A fifth of parents skip meals so kids don’t go hungry during summer break

A fifth of parents skip meals so kids don’t go hungry during summer break
A fifth of parents go hungry during the day in order to ensure their children get enough food in the long summer school holiday, a survey by a leading poverty charity has found.

Research by the Trussell Trust has uncovered a disturbing level of poverty across the UK, as one in five parents say they skip a meal during the day so there will be enough food for their children.

Two in five parents surveyed said they worry about the extra costs of childcare during the summer holiday.

Young parents, aged between 25 and 34, are more likely to feel very concerned about feeding their children during the summer.

The Trust estimates almost 1.5 million people could skip meals over the next six weeks, as schools across Britain finish term for the summer.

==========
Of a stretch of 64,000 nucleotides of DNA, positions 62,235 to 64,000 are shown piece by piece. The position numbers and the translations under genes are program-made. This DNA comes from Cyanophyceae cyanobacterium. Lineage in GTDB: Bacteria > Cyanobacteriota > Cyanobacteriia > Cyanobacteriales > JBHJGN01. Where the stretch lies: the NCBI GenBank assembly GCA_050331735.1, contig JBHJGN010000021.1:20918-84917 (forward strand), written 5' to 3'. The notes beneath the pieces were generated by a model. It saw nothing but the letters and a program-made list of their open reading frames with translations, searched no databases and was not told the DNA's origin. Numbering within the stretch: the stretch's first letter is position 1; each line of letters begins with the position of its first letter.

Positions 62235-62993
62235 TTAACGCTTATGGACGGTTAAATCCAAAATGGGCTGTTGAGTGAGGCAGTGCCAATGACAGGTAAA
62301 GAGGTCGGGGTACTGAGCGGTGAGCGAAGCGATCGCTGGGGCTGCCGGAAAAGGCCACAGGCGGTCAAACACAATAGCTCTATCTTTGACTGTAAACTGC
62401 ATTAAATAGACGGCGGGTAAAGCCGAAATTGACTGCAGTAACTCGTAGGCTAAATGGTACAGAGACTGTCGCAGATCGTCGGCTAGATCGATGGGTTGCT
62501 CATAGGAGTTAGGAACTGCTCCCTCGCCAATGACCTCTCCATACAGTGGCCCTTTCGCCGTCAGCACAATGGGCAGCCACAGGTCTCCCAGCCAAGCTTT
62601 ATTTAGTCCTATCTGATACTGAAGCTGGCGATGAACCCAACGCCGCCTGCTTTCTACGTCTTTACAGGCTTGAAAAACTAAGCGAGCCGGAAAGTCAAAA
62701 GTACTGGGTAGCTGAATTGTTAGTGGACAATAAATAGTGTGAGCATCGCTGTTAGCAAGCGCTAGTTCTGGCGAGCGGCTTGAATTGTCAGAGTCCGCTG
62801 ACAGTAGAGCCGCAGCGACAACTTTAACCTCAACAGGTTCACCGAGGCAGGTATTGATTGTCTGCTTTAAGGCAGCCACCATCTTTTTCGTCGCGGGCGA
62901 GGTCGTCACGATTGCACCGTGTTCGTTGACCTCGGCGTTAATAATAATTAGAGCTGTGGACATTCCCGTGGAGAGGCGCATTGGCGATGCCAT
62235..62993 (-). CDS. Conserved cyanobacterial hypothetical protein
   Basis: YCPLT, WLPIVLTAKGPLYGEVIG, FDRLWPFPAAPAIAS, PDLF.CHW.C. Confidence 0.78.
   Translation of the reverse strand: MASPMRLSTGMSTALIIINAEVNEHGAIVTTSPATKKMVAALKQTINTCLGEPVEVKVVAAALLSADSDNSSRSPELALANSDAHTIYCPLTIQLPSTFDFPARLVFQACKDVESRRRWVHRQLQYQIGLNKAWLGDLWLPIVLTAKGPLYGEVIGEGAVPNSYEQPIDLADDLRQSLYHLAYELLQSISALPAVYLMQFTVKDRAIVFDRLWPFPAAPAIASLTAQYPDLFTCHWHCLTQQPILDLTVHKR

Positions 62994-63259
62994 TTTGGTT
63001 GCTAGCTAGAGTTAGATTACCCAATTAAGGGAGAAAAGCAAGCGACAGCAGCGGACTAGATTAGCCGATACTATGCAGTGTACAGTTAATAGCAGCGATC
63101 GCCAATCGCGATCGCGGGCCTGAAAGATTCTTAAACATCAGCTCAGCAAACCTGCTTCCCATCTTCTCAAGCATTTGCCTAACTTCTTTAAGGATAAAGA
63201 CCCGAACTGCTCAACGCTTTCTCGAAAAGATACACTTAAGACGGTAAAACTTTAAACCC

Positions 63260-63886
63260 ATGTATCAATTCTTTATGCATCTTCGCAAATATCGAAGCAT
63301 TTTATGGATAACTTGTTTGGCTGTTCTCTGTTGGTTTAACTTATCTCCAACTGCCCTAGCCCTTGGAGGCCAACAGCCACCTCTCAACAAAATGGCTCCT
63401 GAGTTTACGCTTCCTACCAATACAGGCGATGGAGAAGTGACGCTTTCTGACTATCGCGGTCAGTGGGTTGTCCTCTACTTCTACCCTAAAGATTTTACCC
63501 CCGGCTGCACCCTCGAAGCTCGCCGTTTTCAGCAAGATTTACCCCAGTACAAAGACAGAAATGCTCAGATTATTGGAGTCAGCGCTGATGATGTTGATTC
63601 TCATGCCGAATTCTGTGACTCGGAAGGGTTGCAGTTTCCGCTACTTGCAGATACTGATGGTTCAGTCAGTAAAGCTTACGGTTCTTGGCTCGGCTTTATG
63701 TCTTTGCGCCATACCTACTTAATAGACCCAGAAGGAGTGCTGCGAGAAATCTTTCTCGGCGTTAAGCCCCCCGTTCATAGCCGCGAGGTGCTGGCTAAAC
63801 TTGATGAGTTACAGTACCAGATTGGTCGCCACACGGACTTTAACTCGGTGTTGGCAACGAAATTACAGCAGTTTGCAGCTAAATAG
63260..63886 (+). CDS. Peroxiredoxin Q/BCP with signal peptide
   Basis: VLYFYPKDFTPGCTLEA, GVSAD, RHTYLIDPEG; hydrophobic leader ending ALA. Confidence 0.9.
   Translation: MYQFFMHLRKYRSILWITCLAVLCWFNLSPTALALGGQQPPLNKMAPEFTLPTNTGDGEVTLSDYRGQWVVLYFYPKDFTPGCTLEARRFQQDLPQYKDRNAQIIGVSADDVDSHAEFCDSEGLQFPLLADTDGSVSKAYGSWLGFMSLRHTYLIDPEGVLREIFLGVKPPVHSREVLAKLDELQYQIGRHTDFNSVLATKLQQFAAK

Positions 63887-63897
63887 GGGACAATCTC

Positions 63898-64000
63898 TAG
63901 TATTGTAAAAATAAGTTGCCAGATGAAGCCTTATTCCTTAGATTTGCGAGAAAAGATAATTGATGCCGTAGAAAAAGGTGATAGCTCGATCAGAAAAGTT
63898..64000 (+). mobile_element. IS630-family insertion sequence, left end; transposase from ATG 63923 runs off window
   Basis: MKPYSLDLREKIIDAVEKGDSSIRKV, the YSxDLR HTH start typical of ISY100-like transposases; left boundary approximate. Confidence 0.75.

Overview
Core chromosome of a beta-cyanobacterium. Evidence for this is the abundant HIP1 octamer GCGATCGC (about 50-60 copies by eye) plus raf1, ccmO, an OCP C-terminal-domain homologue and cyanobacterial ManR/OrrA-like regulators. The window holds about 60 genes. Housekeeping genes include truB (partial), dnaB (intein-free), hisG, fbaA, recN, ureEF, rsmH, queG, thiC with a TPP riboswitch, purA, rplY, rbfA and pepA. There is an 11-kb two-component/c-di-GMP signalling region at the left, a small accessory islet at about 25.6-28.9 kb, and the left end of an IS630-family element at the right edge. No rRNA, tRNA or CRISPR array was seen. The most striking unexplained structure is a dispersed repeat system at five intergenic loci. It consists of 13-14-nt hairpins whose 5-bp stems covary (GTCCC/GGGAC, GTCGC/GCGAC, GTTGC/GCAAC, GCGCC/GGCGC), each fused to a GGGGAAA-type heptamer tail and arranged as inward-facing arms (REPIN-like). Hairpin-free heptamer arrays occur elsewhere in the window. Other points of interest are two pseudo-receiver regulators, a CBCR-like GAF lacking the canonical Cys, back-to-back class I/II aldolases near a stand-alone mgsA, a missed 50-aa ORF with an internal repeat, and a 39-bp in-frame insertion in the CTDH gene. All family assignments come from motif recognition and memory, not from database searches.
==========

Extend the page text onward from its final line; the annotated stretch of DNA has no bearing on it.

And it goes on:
The Trussell Trust’s Foodbank Network Director said the results show families in Britain are close to crisis.

Families who rely on free school meals during term time can find themselves facing hunger in the school holidays, when there is an extra financial pressure to provide main meals.

No one knows the full scale of hunger in the school holidays yet, but these figures make one thing clear: many families are closer to crisis than we think.

It should be a wake-up call to us all that so many children will have a parent expecting to skip a meal or more this summer so they can feed the family,” he added.

More than 1.1 million people in the UK visited the Trussell Trust’s food banks for three-day emergency food supplies.

The true scale of poverty in Britain could be far greater, according to a report published in April this year by the All-Party Parliamentary Group (APPG) on Hunger.

It estimated more than half of the emergency food aid supplied to families in crisis comes from independent food banks and organizations not on the Trussell Trust’s radar.

Curtis said food banks alone “will not end hunger during the school holidays.”

A long-term coordinated solution between government, businesses, schools and charities will have the most impact.